Ceramic Stories E-Book Launch

Excited to announce that I have a new e-book for sale! Ceramic Stories: Storytelling & Gardening Workshops

On a white background an image of terra cotta pots in bright paints on top of a table. Brushes, open cans, and scrap paper can also be seen around the project. Above and below the image the title and subtitle are situated in a handwriting like font.

On a white background an image of terra cotta pots in bright paints on top of a table. Brushes, open cans, and scrap paper can also be seen around the project. Above and below the image the title and subtitle are situated in a handwriting like font.

This text is a step-by-step guide to the Ceramic Stories I program I run over the summer. It’s a program that combines sensory play, nature play, and storytelling! Below is the introduction from the e-book.

Introduction

In the winter of 2017 I was at an open mic at Word Up Books in Washington Heights. The host encouraged us to chat with our neighbors during the set-up and their gregarious energy coupled with the free wine convinced me that perhaps I should, in fact, chat with my neighbor.

I was sitting next to the Community Engagement Manager for the New York Restoration Project (NYRP). I hadn’t heard of the organization before so we chatted about their work creating and maintaining community gardens around the city. Conversation eventually turned to what I did for work, so I talked about the poetry workshops I was running at Rebecca School.

At the end of the open mic we talked more and they mentioned that NYRP was looking for new programs. Would I be interested in bringing my workshops into one of their gardens? 

Of course I was! 

Community garden tucked between tall New York City buildings. In the foreground can be seen pavers marking a path, benches, compost bin, rain bucket, and array of trees and bushes. The side fencing of the garden is painted teal with red, poppy flowers painted eye level. Above are hung red and white cloud-human figures from a recent public-art exhibit.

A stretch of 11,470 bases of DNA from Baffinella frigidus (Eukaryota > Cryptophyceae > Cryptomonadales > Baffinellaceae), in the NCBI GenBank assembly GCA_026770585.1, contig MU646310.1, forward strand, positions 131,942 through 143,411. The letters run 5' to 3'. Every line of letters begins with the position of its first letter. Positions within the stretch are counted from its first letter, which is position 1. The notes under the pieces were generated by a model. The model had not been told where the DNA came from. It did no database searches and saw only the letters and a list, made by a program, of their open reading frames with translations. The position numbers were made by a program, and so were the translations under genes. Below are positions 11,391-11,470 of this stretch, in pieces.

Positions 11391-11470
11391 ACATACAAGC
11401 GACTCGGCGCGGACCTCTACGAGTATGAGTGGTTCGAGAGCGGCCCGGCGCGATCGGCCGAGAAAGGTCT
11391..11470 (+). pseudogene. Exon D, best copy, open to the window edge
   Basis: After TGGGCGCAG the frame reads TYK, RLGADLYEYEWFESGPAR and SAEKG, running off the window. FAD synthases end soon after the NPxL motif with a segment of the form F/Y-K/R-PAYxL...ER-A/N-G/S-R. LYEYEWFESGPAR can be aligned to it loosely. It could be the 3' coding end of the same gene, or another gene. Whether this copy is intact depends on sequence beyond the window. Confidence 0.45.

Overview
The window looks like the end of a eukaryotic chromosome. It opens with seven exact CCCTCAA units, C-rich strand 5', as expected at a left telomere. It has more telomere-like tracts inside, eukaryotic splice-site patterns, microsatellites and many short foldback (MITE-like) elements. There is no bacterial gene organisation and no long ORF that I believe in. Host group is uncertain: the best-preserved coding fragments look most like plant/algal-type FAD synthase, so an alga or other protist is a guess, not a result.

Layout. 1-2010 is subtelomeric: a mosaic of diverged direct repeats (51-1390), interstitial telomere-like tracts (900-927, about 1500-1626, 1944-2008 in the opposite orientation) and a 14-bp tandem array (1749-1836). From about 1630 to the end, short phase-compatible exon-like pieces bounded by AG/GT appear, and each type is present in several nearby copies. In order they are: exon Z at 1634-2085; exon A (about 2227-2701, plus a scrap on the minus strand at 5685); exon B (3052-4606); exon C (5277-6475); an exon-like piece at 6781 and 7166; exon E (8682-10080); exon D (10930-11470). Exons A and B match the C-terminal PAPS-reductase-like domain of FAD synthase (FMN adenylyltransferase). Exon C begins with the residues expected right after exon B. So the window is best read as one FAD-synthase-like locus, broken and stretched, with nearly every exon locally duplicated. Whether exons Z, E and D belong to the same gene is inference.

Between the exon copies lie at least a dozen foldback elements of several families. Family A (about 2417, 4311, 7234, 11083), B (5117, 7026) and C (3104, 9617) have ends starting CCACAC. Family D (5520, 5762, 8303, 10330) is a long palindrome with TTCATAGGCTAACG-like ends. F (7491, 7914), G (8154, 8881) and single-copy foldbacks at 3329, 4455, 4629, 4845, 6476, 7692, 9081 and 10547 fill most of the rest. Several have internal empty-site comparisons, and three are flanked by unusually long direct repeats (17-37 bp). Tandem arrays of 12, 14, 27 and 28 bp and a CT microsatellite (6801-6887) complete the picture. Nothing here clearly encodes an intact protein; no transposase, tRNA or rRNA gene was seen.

Community garden tucked between tall New York City buildings. In the foreground can be seen pavers marking a path, benches, compost bin, rain bucket, and array of trees and bushes. The side fencing of the garden is painted teal with red, poppy flowers painted eye level. Above are hung red and white cloud-human figures from a recent public-art exhibit.

At this time I was still a teaching assistant and part time Creative Writing Teacher at the Rebecca School.  This was an opportunity to bring my workshops into a new location and how cool that they could be in a community garden?

After a few follow up emails and some site visits, I found myself workshopping in the beautiful Lucille McClarey Wicked Friendship Garden on West 150th Street.

In this first year I ran my Sensorimotor Poetry Workshops in the garden, combining movement and literacy learning, treating it much the same as I would a classroom session. I was too nervous to differentiate or deviate from my design.

The sessions went well enough, but when I was invited back to do it the following summer I knew I wanted to do something special, something unique to the space. This was a garden after all, not a classroom. I wanted to take my sensory ideas and infuse them with Nature Play.